I got an email from Apple Computers last night promoting their new iMac computer. The tag line?
Before, the saying was "You can never be too rich or too thin." Now thin is equated with "power." How interesting that choice of words is. I know the ad person meant it to literally mean "powerful computer." Which is fine. I like powerful computers too. But thin=powerful.
Rich people generally are more powerful than poor people. There is such a thing as economic oppression, and it's blatant and horrific. Even in the good ol' US of A.
The "South Beach Diet." Rich people live on South Beach.
There's also a book called "Rich women don't get fat."
There is also a strong correlation between obesity levels and poverty. This probably explains many of the health risks associated with obesity. It's not obesity, you idiots. It's sub-optimal health care, stress, etc.
But thin and powerful. How many fat people do you know that are the heads of Fortune 500 companies? How many fat women? None. When you think of a female executive, do you picture a fat woman? Bet not. Even Hillary Clinton is making self-deprecating jokes about her weight, how she worries about it "just like everyone else." I know that was probably a political move to make her seem like she IS just like everyone else. But frankly, I don't want the president of our country worrying about her (or his) waistline above other, more pressing issues.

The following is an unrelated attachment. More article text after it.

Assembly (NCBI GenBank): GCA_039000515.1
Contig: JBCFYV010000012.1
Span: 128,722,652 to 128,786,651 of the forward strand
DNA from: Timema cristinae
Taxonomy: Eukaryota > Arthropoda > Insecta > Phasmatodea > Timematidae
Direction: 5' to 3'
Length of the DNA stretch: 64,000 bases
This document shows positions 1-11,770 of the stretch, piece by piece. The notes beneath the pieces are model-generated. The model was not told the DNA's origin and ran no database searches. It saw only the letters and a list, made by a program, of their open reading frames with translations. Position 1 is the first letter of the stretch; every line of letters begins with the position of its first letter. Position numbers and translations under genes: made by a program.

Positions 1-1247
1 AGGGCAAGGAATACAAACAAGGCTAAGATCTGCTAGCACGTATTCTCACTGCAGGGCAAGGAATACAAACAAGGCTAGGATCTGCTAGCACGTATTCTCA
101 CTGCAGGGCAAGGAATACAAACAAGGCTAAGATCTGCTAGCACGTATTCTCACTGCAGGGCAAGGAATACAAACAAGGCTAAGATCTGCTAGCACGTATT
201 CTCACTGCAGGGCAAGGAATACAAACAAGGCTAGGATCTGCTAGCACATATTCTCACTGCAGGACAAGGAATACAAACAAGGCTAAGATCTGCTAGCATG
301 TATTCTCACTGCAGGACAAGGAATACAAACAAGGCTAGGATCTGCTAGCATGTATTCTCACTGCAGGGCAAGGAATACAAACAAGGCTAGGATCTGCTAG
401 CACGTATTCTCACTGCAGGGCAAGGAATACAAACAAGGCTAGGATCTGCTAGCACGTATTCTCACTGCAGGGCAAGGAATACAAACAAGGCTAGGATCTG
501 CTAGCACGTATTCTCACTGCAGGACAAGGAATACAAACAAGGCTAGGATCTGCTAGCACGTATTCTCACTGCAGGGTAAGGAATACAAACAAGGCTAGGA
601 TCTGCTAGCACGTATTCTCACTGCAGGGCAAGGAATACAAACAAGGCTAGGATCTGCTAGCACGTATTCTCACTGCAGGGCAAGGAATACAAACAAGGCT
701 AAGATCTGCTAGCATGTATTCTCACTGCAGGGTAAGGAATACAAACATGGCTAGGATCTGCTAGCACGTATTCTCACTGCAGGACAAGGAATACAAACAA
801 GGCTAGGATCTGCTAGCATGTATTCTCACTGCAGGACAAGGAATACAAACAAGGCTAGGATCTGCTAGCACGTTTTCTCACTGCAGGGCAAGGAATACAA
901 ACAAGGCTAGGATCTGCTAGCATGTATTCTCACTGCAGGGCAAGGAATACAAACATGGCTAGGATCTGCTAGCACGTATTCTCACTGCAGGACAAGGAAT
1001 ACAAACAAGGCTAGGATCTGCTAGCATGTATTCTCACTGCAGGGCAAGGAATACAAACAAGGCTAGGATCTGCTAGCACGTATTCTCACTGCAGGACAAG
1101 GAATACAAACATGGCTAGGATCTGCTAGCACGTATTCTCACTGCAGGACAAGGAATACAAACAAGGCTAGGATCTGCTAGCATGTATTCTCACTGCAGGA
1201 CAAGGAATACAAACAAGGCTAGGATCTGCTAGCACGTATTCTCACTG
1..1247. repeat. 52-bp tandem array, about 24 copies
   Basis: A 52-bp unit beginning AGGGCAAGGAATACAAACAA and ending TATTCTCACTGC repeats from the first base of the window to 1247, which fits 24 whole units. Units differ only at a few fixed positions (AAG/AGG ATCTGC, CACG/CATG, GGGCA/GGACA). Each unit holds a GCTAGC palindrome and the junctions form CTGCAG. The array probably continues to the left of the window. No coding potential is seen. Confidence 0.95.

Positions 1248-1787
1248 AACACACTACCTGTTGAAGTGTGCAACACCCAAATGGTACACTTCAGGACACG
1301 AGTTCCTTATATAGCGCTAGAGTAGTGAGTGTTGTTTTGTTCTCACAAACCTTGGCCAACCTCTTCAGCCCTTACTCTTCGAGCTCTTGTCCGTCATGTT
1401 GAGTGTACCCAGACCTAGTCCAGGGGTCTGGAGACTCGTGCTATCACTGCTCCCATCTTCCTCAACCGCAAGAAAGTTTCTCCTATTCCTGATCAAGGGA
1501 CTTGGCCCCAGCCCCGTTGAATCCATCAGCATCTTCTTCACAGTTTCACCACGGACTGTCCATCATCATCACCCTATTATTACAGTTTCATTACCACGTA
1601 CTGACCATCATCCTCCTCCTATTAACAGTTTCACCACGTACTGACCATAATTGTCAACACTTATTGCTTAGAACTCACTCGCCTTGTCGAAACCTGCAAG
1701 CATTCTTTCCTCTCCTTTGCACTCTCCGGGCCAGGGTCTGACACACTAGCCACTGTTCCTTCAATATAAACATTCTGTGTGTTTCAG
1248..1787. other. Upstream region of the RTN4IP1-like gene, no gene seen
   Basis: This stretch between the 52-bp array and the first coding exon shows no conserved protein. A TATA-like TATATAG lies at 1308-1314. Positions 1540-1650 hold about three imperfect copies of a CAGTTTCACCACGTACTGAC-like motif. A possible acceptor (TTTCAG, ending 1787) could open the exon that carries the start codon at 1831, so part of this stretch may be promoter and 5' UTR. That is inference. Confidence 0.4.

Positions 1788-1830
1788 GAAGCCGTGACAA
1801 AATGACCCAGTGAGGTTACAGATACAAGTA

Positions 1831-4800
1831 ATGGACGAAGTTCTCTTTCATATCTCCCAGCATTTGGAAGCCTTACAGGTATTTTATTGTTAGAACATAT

I've read quite a few books on feminist perspectives on eating disorders. While I agree that dieting is a feminist issue, I also believe in the biological basis of eating disorders. However, many people with AN feel "powerful" when they diet. Powerful that they can lose weight and so many others can't. That they can do without food. That they can exercise for so long on so few calories. Most people today think that. It's not hard to see where that idea got picked up. Don't be lazy, child- go exercise.
But anorexia divests a person of all power. You can't even feed yourself. I needed someone to step in and help do that for me. So is thin really powerful?
And yes, Steve Jobs, you can be too thin. And too powerful. And too stupid.